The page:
JANUARY 2015 — The Central Sumter Utility (CSU) Wastewater Treatment Facility serves more than 21,000 citizens and 500 commercial connections in The Villages community in Sumter County, Florida. Garney worked in collaboration with design partner, Booth, Ern, Straughan & Hiott, Inc. (BESH), as a design-build team to deliver upgrades to the facility in 16 short months. Through this successful design-build partnership, the Garney-BESH Team returned more than $1 million in savings to CSU. These value engineering efforts were inspired by the design-build process, an alternate delivery method that upholds teamwork and communication. On November 6, our team’s success was celebrated upon receiving a Merit Award in the Water/Wastewater Category for the Florida Design-Build Awards.
In addition to the accelerated project schedule, the Garney-BESH Team was challenged by several private residential houses surrounding the facility. These challenges were easily mitigated through the design-build process as all stakeholders were involved from the onset of the project. Over the past 15 years, the Garney-BESH Team has completed more than 60 design-build projects for The Villages totaling $100 million.
A unique feature of the 2.0 million gallon per day (MGD) plant upgrade included a process to recycle water for irrigation at the surrounding golf courses. Project coordination meetings throughout design, permitting and construction were instrumental in developing this concept in parallel with the Owner’s philosophy of conserving water and maintaining a healthy environment.
Additional components to the $12.7 million upgrade included installation of two 382,000 gallon anoxic tanks, two 737,000 gallon oxidation ditches, two 70′ diameter clarifiers, headworks, traveling bridge filters, RAS/WAS pump station, and four 150,000 gallon sludge holding tanks.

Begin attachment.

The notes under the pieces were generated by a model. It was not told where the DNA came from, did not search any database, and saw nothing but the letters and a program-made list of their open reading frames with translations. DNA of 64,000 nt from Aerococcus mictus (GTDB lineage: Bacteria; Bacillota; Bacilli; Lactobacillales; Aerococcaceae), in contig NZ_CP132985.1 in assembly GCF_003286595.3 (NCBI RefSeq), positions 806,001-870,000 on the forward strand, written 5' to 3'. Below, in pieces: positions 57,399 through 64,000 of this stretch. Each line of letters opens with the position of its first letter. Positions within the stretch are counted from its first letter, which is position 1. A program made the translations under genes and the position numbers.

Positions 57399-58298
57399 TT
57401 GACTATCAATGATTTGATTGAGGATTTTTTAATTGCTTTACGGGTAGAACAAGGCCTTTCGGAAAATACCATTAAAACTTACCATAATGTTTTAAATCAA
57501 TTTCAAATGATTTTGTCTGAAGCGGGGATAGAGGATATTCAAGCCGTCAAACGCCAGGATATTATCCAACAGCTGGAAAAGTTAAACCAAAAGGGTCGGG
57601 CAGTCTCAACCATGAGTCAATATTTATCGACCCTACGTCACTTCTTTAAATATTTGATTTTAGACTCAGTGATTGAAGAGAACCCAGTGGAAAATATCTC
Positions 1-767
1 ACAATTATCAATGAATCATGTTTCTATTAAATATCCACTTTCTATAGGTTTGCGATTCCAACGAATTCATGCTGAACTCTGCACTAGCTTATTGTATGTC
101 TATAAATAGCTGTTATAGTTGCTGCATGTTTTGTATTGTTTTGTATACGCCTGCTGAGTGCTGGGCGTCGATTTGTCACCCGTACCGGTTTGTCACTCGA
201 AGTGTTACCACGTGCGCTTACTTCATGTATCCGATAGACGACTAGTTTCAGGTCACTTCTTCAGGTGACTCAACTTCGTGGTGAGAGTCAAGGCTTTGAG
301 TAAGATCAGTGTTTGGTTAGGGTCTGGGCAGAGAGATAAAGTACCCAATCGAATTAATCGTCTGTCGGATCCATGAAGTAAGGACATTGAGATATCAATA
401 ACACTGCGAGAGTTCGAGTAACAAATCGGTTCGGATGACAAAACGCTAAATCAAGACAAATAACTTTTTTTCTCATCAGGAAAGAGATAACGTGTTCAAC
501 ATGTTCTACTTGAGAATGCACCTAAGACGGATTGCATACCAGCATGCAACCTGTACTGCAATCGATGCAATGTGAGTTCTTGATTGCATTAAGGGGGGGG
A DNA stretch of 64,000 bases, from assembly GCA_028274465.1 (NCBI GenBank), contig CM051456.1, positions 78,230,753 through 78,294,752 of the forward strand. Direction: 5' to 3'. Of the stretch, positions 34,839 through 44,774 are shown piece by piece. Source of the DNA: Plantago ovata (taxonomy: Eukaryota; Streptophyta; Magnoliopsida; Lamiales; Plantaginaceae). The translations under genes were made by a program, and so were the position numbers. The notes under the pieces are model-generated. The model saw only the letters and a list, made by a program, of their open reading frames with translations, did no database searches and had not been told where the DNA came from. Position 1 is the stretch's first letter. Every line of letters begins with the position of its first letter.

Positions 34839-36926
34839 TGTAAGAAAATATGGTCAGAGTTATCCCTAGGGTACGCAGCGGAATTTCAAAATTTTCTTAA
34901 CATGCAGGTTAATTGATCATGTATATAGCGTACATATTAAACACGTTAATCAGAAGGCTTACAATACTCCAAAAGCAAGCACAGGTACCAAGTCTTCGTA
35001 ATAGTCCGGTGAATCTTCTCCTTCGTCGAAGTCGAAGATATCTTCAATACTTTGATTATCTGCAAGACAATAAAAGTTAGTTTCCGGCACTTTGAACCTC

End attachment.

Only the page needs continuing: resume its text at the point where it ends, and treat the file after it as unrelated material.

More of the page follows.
“We commend your team’s ability to complete projects on time and within budget,” said Trey Arnett, President of Arnett Environmental and CSU Owner’s Representative. “We have also been appreciative of your continued efforts to provide value engineering on our projects in an effort to reduce costs and improve operational processes.”
Garney lands first project in California
JANUARY 2015 — Operations are full-speed ahead in California with the recent award of Garney’s first project in the Golden State. In November, Garney announced its new office location in Livermore, California, roughly 45 miles east of San Francisco.
The project for Lennar Homes of California, Inc., will provide nearly 20,000 linear feet of water and sewer lines for a 175-lot subdivision. Garney will also be responsible for the installation of 5,820 linear feet of storm drains. This project is being led by Operations Manager, Kevin Downs, who came onboard with Garney following the development of this regional office. Kevin brings 15 years of experience in the water/wastewater industry. He has worked in both the private sector with wet utilities for developers as well as with municipal entities on large diameter pipeline installations, pump stations and reservoir holding tanks.